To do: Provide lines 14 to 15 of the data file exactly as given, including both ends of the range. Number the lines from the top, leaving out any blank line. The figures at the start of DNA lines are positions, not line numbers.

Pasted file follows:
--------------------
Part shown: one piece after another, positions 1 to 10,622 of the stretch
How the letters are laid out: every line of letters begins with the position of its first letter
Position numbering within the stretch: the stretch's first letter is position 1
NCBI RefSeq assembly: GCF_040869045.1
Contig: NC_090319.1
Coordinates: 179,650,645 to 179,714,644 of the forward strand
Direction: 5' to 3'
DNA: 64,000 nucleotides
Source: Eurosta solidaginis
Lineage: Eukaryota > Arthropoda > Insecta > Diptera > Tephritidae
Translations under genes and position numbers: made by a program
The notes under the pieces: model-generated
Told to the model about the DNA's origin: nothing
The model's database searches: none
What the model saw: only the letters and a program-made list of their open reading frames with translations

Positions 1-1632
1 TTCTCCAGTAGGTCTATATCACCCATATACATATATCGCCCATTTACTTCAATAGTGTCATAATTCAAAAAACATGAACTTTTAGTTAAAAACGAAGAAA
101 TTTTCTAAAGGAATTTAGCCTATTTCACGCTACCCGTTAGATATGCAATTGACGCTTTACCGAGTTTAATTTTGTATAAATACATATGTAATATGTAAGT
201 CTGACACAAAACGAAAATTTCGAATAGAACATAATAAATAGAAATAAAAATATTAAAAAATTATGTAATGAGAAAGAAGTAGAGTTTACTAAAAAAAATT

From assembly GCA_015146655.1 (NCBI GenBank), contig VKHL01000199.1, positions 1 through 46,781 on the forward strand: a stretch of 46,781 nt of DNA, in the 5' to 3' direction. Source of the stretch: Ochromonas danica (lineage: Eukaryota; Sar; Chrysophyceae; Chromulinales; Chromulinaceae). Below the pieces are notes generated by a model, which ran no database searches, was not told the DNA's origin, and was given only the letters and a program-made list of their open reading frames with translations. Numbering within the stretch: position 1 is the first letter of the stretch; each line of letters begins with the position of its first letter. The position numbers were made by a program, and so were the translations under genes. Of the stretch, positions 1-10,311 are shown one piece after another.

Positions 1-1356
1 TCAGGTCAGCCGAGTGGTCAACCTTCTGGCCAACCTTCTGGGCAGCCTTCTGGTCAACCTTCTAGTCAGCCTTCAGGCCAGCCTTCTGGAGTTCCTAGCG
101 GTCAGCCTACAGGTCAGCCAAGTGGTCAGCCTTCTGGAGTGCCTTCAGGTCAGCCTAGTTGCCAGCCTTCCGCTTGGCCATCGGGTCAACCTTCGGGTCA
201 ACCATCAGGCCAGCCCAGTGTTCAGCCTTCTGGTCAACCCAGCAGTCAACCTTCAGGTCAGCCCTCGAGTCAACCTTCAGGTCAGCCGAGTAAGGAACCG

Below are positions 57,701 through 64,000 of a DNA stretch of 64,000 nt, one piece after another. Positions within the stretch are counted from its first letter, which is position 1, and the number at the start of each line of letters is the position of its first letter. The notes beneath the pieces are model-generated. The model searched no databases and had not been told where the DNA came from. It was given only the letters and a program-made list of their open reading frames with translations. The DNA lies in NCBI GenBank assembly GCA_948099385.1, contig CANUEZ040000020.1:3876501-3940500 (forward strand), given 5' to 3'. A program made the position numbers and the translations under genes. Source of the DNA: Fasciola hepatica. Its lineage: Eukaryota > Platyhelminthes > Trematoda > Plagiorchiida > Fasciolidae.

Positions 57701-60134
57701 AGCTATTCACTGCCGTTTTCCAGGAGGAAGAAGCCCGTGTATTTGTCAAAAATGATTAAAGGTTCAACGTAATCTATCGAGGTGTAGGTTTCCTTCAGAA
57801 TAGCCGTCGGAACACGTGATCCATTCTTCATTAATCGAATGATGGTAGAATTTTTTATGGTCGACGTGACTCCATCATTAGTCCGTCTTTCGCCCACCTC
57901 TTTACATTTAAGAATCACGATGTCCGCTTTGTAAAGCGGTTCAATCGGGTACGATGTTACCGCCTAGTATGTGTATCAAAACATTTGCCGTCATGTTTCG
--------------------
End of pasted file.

The model's database searches: none
What the model saw: only the letters and a program-made list of their open reading frames with translations